Mind mixing signed and unsigned operands for the comparison operator (3), e.g. an unsigned size on the left and signed difference on the right.

Multiplication and division

If you’re working this out on your own, multiplication seems tricky until you’ve internalized a simple pattern. Just as we subtracted before adding, we need to divide before multiplying. Divide the maximum value by one of the operands:

if (a>0 && b>MAX/a) error();
r = a * b;

It’s often permitted for one or both to be zero, so mind divide-by-zero, which is handled above by the first condition. Sometimes size must be positive, e.g. the result of the sizeof operator in C, in which case we should prefer it as the denominator.

assert(size  >  0);
assert(count >= 0);
if (count > MAX/size) error();
total = count * size;

With arena allocation there are usually two concerns. First, will it overflow when computing the total size, i.e. count * size? Second, is the total size within the arena capacity. Naively that’s two checks, but we can kill two birds with one stone: Check both at once by using the current arena capacity as the maximum value when considering overflow.

if (count > (end - beg)/size) error();
total = count * size;

One condition pulling double duty.

Subtraction

With signed sizes, the negative range is a long “runway” allowing a single unchecked subtraction before overflow might occur. In essence, we were exploiting this in order to check addition. The most common mistake with unsigned subtraction is not accounting for overflow when going below zero.

// note: signed "i" only
for (i = end - stride; i >= beg; i -= stride) ...

This loop will go awry if i is unsigned and beg <= stride.

In special cases we can get away with a second subtraction without an overflow check if we know some properties of our operands. For example, my arena allocators look like this:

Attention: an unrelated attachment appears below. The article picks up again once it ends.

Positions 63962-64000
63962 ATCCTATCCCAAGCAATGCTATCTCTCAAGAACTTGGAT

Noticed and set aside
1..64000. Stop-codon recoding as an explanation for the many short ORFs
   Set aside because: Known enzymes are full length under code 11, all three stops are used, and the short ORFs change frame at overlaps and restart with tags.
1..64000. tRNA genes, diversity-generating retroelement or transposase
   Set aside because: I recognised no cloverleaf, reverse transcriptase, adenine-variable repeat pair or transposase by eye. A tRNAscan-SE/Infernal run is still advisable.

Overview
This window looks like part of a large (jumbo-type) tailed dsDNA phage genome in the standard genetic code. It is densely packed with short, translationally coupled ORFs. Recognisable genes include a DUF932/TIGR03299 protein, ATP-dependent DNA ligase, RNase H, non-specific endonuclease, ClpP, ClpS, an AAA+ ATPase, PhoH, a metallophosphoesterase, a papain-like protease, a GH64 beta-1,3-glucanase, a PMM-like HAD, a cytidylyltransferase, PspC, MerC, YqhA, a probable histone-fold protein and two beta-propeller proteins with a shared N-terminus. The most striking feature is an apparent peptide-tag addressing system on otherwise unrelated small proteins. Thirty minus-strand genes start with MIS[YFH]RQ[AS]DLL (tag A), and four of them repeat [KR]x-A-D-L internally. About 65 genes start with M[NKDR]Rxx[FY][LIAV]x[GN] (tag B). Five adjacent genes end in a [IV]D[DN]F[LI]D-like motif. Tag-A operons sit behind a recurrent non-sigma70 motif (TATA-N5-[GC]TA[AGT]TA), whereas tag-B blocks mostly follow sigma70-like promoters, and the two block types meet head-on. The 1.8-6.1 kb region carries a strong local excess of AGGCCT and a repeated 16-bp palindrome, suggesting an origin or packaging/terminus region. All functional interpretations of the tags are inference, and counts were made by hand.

padding = -beg & (align - 1);
if (count >= (end - beg - padding)/size) error();

That’s two subtractions in a row. However, end - beg describes the size of a realized object, and align is a small constant (e.g. 2^(0–6)). It could only overflow if the entirety of memory was occupied by the arena.

Bonus, advanced note: This check is actually pulling triple duty. Notice that I used >= instead of >. The arena can’t fill exactly to the brim, but it handles the extreme edge case where count is zero, the arena is nearly full, but the bump pointer is unaligned. The result of subtracting padding is negative, which rounds to zero by integer division, and would pass a > check. That wouldn’t be a problem except that aligning the bump pointer would break the invariant beg <= end.

Try it for yourself

Next time you’re reviewing code that computes sizes or subscripts, bring the list up and see how well it follows the guidelines. If it misses one, try to contrive an input that causes an overflow. If it follows guidelines and you can still contrive such an input, then perhaps the list could use another item!

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Chris Wellons

wellons@nullprogram.com (PGP)